According to Diabetes Canada, in 2015 diabetes affected 3.5 million Canadians. The prevalence of diabetes and prediabetes are expected to rise by 45% by 2025.
Chances are diabetes affects you or someone you know. For Diabetes Awareness Month, I was on Morning Live to discuss nutrition tips for diabetes management.
Feel free to share this post and media interview with someone you know who is affected by diabetes!
Please note that this post and the media interview are meant for individuals with Type 2 diabetes. According to Diabetes Canada, 90% of people with diabetes have type 2 diabetes. Type 2 is more prevalent in adults, but children can also be affected.
About Type 2 Diabetes
In Type 2 diabetes, the body cannot properly use insulin that is released or it does not make enough insulin. Instead of being used up as energy, the sugar builds up in the blood causing high blood sugar levels. High blood sugar levels cause damage to your organs, nerves and blood vessels.
Your doctor or dietitian might speak to you about controlling how many carbohydrates you eat and choosing more complex carbohydrates, which break down slower.
I developed a diabetes friendly pasta recipe for TV. It is made with NuPasta, a konjac pasta – which is low in carbohydrates (6 g per package – 210 g serving) compared with 40-50 g of carbohydrates in regular pasta:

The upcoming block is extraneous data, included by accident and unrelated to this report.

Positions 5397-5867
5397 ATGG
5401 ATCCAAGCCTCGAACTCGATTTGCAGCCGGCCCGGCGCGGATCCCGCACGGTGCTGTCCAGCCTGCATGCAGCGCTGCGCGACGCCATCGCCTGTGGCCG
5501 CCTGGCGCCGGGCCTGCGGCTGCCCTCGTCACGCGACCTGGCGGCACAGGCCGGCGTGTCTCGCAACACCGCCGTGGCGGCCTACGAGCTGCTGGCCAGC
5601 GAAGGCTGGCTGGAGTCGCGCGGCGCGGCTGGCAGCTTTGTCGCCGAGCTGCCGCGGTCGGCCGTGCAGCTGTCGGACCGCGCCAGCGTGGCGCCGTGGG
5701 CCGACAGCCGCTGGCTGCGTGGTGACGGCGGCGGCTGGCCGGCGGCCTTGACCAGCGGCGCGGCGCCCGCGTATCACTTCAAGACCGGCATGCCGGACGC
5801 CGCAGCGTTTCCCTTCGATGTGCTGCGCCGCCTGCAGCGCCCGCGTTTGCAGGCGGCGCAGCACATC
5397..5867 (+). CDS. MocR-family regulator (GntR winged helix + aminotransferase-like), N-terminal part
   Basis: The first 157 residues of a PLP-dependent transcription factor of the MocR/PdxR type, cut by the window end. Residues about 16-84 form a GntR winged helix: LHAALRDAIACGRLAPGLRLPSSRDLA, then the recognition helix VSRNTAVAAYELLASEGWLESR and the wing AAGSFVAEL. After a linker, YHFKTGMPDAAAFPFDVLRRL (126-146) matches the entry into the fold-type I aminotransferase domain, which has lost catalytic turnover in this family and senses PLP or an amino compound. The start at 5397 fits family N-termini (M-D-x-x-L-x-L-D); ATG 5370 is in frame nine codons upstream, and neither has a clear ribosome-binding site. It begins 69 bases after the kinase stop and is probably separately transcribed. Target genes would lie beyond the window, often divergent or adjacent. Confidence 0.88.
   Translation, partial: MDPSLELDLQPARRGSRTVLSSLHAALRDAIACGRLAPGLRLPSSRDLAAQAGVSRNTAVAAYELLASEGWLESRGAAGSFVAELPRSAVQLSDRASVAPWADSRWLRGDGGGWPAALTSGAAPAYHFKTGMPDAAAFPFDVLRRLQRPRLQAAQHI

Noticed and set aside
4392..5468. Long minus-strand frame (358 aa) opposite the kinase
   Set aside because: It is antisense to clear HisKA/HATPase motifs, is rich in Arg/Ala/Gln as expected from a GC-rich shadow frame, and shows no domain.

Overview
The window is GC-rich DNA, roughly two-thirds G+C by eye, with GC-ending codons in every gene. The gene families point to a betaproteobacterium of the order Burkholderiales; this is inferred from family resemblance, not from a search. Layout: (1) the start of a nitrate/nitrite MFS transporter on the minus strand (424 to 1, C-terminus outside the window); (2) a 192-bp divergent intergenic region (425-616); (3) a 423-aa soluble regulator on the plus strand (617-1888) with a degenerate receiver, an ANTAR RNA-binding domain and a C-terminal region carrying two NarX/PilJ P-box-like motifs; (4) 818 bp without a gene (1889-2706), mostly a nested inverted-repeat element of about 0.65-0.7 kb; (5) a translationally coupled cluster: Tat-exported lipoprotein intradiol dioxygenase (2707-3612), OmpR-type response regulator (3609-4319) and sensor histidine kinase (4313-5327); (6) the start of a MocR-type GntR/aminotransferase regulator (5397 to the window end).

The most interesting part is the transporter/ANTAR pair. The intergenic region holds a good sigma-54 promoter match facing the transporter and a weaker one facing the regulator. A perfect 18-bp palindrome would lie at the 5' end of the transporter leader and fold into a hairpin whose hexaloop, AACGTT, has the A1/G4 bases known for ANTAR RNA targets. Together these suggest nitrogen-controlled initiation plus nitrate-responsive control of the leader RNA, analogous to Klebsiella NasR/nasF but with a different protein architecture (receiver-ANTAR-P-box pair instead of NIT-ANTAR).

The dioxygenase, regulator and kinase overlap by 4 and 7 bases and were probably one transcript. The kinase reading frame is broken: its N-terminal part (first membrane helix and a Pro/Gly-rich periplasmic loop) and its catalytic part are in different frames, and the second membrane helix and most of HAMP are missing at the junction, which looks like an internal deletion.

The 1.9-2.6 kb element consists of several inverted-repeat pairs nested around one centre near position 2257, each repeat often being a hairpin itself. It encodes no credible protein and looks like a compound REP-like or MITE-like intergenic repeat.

[CLICK] for Diabetes-Friendly Garlic Chicken & Veggie Pasta
Focus on consuming enough fibre. Fibre is an indigestible form of carbohydrate that slows down food absorption. The goal is to consume 25-38 g of fibre, depending on your age and gender.
Complex carbohydrates break down slower in the bloodstream and are often higher in fibre than simple carbohydrates (white bread, rice, pasta). Oatmeal (go for slow cooked), quinoa, brown rice and sprouted grains bread are great options.
I Have Diabetes. I was Told to Avoid Eating Sugar. Can I Eat Fruit?
The goal is to limit the intake of added sugars (no more than 25 g per day). Added sugars are found in baked goods, honey, candy, fruit juice and pop.
Although fruit is a nutritious option, it has more naturally occurring sugar than most other whole foods. Limit your intake to no more than 2 to 3 servings per day.
What’s a serving of fruit?
- A medium apple – about the size of your fist.
- ½ a cup of chopped fruit (berries, melon, pineapple, etc).
Foods That Slow Down Absorption of Carbohydrates
To further avoid spikes in blood sugar, consuming foods that slow down the absorption of carbohydrates is ideal.
Legumes, such as black beans, chick peas and lentils are great options because they are packed with fibre and protein – both which slow down digestion.
Remember to speak to your doctor or registered dietitian for more information and individualized support for your needs.
Adding healthy fats to your diet will also slow down carbohydrate digestion.
Olive oil, canola oil, avocados, salmon, sardines and nuts all have healthy fats and are a great addition to your diet.
Canned salmon and sardines (high in omega 3 essential fatty acids) also have the added benefit of having calcium and vitamin D from eating the bones, and are also more economical than fresh fish!
Meal and Snack Planning
You want to plan your meals and snacks to ensure that you have something to eat every 3-4 hours. This will help keep your blood sugar levels stable. Remember, every meal or snack should include healthy fats, protein and fibre.
Be sure to speak to your doctor or dietitian for an individualized care plan to fit your needs!
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